In the landmark juvenile law decision In re Gault (1967), the Supreme Court established that children are persons within the scope of the Fourteenth Amendment, and as such, they are entitled to its procedural protections. The decision set forth the legal principle that although minors are not entitled to every constitutional protection afforded to adults, they are not entirely without constitutional protection. Perhaps the most famous statement to emerge from this Supreme Court decision was that made by Justice Abe Fortas: "Neither the Fourteenth Amendment nor the Bill of Rights is for adults alone."
Gerald Gault, a fifteen-year-old boy, was charged with making a lewd telephone call to one of his female neighbors. Following a hearing on the charge, the juvenile court judge determined that Gault's actions were a disruption of the peace and that he had exhibited a pattern of engaging in immoral behaviors. The judge committed Gault to the Arizona State Industrial School (a juvenile detention center) until the age of twenty-one. During this hearing, Gault was not offered the same procedural protections to which he would have been entitled had he been tried in an adult criminal court. His treatment, however, was consistent with the goals of JUVENILE JUSTICE during the first half of the twentieth century. During this era, juvenile justice was seen as reform rather than as criminal punishment; consequently, it was widely believed that the courts' reformative powers would be hampered if they were expected to apply the same constitutional rights to children as to adults. This approach, however, was not without controversy, and the Supreme Court voiced its disapproval in the Gault case.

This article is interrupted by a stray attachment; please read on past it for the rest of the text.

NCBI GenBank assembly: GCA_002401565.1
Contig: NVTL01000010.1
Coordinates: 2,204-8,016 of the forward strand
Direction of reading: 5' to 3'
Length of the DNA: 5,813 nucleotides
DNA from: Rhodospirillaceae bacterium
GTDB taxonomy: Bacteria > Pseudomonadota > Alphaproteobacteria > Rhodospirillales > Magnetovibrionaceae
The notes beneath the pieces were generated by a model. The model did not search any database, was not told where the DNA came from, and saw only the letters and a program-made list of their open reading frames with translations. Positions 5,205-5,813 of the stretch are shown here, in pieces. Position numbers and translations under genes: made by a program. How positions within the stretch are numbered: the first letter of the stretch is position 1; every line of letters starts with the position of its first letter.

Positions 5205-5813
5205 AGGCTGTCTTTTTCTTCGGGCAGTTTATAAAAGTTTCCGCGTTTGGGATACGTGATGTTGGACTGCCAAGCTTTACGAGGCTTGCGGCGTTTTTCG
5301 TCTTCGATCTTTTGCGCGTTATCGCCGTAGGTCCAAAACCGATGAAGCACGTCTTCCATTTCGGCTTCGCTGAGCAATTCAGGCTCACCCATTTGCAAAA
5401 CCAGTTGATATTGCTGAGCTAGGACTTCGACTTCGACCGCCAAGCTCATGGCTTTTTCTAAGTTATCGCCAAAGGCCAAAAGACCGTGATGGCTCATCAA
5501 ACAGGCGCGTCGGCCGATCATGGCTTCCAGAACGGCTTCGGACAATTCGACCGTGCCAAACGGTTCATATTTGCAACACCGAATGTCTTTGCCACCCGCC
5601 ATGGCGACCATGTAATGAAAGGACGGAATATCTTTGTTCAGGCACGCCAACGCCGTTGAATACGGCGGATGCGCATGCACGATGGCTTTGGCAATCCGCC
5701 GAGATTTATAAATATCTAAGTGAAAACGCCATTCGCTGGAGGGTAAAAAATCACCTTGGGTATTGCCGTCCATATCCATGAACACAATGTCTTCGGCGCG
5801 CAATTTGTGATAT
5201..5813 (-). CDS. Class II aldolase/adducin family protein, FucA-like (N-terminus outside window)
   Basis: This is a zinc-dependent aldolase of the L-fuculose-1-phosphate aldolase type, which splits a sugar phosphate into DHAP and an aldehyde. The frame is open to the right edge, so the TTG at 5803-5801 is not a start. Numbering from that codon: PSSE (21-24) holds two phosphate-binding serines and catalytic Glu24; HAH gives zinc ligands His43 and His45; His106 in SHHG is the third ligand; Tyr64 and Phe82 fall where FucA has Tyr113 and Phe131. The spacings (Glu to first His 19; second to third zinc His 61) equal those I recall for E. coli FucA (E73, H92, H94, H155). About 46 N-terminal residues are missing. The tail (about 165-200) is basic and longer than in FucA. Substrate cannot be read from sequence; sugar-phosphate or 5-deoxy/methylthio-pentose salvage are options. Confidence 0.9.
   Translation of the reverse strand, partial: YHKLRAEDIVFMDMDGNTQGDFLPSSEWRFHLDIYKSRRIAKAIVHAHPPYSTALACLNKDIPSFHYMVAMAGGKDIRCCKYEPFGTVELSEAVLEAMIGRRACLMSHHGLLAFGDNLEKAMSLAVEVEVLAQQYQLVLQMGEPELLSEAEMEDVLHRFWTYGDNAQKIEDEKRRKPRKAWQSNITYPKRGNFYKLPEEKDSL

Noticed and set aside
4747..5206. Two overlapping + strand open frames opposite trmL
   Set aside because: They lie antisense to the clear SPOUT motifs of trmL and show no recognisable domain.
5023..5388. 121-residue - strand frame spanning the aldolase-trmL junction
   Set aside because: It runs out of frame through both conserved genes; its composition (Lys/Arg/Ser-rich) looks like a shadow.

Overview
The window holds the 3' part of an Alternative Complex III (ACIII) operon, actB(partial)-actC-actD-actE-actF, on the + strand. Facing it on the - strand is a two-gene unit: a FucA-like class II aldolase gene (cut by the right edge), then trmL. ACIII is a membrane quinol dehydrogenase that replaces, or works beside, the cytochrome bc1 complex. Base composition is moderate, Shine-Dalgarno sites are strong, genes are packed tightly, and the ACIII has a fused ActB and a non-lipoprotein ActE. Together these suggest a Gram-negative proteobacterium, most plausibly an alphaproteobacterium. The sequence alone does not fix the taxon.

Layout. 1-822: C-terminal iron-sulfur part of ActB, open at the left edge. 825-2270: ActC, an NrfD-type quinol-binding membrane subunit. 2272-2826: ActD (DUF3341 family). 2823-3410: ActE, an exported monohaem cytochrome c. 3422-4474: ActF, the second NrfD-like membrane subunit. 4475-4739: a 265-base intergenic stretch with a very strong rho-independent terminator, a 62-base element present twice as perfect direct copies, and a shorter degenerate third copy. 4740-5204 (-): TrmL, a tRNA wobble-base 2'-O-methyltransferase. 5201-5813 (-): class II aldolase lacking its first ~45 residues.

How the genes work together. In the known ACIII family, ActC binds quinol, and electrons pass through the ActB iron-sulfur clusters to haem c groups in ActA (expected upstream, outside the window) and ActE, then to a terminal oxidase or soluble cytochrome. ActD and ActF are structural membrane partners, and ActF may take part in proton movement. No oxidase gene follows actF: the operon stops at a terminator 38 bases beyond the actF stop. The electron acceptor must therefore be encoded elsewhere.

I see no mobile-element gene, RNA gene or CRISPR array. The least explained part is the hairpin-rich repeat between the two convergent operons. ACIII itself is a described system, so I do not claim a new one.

The Court's decision in Gault established the principle that JUVENILE COURTS must observe standard procedures and provide specific protections guaranteed by the Constitution. The Court set forth several procedural requirements for juvenile DELINQUENCY proceedings. First, the juvenile and his or her parents must be given written notice of the particular charges brought against him or her, and this notice must be delivered within such time as to permit the juvenile to have a reasonable opportunity to prepare for the hearing. Second, the juvenile and his or her parents must be notified of the juvenile's right to be represented by an attorney, and they must be informed that the court will appoint an attorney if they are unable to afford one. The Court also held that juveniles, like adults, are entitled to the Fifth Amendment's privilege against self-incrimination, and, finally, that juveniles have the right to hear the sworn testimony against them and to confront that testimony through the cross-examination of witnesses.
The Court did not render an opinion regarding the key questions of whether a state must grant a juvenile a right to appeal a finding of delinquency or whether the state must provide an account (either a transcript or audio recording) of the court hearing. However, the Court's affirmative declarations were of far greater importance than these omissions. Because the Court acknowledged limits on the state's power to justify the regulation of juveniles through reliance on the doctrine of parens patriae, In re Gault was a watershed decision for juvenile rights. It is commonly cited as the most important CHILDREN'S RIGHTS case.
See also: Law, Children and the.
Krisberg, Barry, and James F. Austin. 1993. Reinventing Juvenile Justice. Newbury Park, CA: Sage.
Mnookin, Robert H. 1985. In the Interest of Children: Advocacy, Law Reform, and Public Policy. New York: W.H. Freeman and Company.
Ramsey, Sarah H., and Douglas E. Abrams. 2001. Children and the Law in a Nutshell. St. Paul, MN: West Group.
Simonsen, Clifford E., and Marshall S. Gordon III. 1982. Juvenile Justice in America. New York: Macmillan.
Vito, Gennaro F., and Deborah G. Wilson. 1985. The American Juvenile Justice System. Newbury Park, CA: Sage.
AMY L. ELSON